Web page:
The Zimbabwe dollar eased 0,04 percent against the United States dollar, trading at 81,71 from 81,67 last week, remaining largely range-bound with no significant shifts in the economic fundamentals.
The Zimbabwe dollar has been trading around the 81 range for the past weeks, looking unlikely to reach the peak of 83,39 that was set on August 25. Since that time, the local unit has been fluctuating, albeit mostly strengthening, by circa one hundredth of a percent on average.
The Reserve Bank of Zimbabwe (RBZ)’s latest auction saw total bidders on both the main auction and the SMEs board continue to tick upwards, pointing to growing confidence by a diversity of business players.
On the main auction, the total number of bidders jumped to 294 from 268 bidders last week, bettering the previous highest number of bidders at 274 from 256 bids from the big corporates that were successfully alloted a total of US$27, 43 million.
The highest bid on the main auction rose to $90 from $86,3 last week, while the lowest accepted bid remained on $80. And on the SMEs auction, the highest bid increased to $86 from $85 last week, although the lowest successful bid returned to $79 from $80 previously.
Total bids on the SMEs board also spiked to 192 from the previous high of 152 last week, although 17 bidders were unsuccessful.
Total foreign currency allocation was lower at US$29,7 million from US$31 million previously, with the main auction accounting for US$27, 43 million. SMEs, however, took up higher value at US$2,3 million (a record high) from US$1,84 million in the last auction.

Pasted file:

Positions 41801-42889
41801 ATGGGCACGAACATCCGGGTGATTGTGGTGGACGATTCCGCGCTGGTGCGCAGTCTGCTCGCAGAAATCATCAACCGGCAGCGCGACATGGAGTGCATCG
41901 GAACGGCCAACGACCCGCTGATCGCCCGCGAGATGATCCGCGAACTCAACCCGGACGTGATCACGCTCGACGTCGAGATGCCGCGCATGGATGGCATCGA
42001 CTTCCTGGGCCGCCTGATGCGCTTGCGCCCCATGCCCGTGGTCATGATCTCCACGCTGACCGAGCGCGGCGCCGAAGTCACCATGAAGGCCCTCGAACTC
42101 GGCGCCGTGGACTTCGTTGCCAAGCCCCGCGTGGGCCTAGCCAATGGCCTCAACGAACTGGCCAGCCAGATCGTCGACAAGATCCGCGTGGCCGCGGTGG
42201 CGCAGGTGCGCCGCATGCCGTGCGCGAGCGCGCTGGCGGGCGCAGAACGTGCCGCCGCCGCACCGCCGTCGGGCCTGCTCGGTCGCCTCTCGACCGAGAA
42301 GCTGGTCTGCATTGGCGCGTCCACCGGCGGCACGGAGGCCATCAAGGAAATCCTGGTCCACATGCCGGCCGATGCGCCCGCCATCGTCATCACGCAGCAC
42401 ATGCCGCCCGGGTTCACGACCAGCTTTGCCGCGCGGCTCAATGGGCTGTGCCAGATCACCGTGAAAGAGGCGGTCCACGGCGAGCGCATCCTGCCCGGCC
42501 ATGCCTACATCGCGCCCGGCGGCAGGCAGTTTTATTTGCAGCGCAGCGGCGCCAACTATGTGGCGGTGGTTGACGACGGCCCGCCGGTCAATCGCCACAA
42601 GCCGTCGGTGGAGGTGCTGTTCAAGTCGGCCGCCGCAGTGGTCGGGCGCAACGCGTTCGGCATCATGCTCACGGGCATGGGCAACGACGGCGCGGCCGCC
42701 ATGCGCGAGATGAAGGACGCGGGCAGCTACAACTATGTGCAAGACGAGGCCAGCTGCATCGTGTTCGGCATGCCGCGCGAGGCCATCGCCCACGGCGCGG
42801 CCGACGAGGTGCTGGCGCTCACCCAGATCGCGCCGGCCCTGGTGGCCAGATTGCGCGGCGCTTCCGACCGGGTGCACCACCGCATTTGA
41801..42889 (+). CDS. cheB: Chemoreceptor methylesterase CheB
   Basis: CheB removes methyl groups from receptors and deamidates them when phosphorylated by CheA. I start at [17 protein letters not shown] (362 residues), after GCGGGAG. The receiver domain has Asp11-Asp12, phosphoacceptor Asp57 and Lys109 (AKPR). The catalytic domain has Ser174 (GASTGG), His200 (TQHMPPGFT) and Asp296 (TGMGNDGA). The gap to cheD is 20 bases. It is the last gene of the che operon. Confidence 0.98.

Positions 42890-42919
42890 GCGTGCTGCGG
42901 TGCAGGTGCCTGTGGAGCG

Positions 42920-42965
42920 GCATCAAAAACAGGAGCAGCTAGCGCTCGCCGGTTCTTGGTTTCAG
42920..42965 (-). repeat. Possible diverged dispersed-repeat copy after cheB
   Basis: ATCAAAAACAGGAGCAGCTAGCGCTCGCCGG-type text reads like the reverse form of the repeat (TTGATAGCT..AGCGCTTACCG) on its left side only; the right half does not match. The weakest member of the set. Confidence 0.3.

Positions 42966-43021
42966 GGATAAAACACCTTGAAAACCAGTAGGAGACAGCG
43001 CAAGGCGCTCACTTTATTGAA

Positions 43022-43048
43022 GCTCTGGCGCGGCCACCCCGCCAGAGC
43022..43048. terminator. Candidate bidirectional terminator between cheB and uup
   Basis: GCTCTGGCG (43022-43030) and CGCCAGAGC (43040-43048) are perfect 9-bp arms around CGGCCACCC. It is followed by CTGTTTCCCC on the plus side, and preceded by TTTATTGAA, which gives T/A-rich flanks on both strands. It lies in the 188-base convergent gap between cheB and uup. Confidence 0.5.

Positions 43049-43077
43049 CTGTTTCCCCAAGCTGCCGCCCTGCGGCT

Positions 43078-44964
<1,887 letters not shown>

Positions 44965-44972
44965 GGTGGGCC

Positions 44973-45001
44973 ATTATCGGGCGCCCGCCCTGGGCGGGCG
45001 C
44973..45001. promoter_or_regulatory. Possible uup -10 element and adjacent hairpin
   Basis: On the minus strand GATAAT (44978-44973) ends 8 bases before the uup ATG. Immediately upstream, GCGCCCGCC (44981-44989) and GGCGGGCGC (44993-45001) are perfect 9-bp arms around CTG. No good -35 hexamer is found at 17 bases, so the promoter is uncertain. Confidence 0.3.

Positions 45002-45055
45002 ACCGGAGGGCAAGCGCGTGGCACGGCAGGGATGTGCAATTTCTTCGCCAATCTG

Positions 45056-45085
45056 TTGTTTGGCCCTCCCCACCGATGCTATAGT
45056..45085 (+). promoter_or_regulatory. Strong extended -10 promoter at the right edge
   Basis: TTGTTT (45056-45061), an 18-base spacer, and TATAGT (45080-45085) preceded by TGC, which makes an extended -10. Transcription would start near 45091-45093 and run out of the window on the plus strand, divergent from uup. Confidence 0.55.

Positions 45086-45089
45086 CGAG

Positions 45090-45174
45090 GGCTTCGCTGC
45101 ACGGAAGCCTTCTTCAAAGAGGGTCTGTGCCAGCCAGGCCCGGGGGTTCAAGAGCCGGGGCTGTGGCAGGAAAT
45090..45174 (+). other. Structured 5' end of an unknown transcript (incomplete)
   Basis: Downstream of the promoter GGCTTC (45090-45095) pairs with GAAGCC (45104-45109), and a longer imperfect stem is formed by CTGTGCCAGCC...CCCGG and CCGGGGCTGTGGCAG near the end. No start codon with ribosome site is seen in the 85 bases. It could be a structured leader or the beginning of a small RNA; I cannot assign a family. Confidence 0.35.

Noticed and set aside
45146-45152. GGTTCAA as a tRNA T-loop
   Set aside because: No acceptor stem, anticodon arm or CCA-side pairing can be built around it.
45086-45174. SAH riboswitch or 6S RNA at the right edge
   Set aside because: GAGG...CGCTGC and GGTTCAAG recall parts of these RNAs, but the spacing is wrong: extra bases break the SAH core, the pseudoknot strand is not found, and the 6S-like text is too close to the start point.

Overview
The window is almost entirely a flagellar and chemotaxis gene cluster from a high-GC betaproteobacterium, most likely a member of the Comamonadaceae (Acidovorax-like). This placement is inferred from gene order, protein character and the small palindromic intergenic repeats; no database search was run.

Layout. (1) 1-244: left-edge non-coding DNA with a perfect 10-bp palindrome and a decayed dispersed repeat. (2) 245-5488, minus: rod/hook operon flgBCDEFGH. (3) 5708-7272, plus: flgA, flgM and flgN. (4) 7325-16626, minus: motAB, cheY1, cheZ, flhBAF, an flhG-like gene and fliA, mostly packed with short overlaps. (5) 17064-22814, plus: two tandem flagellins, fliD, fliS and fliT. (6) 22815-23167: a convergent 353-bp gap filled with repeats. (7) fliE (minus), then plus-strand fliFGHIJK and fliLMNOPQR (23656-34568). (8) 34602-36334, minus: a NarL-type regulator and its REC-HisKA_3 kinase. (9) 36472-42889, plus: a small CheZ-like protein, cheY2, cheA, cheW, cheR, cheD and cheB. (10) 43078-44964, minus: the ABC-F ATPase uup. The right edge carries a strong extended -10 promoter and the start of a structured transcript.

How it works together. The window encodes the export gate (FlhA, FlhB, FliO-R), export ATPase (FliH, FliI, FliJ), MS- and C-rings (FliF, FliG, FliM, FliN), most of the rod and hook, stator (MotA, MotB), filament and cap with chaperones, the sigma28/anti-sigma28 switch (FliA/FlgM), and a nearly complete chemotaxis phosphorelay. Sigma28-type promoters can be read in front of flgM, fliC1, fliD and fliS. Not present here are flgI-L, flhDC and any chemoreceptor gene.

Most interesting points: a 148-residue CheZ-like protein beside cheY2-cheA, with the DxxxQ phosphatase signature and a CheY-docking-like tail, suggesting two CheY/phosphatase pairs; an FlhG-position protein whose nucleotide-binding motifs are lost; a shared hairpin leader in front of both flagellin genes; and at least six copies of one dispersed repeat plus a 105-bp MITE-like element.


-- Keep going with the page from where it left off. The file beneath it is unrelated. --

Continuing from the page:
Meanwhile, the authorities are working to bring more efficiency to the foreign currency auction system, as there have been complaints by some players of processing delays.
Said Monetary Policy Committee (MPC) member and economist Professor Ashok Chakravarti recently:
“That clearance process can take some time because, in the case of nostros, some of this clearance has to be done through New York and we don’t have many correspondent relationships and the issues of sanctions, all these things cause delays.
“So the flow of foreign currency is a bit slow. The money is there but it takes some time for all this money to flow through the whole system.”
Since its inception the foreign currency auction system has alloted a total of US$464 million, with weekly allocations gradually rising from an average of US$15 million to current levels of around US$30 million. This is despite the central bank remaining the sole supplier of foreign currency on the auction system.
Banks are said to be dealing with their clients outside the auction system, although utilizing the prevailing auction rate.
The productive sectors continue to benefit from the auction system, with latest figures showing that raw materials accounted for the bulk of allotments yesterday at US$11, 09 million on the main auction and US$530 608 on the SMEs section.
Machinery and equipment came in second with US$5,6 million on the main and US$578 959 on the SMEs section.
And consumables came in third on the main auction at US$2,09 million; but on the SMEs section, consumables took up US$478 606.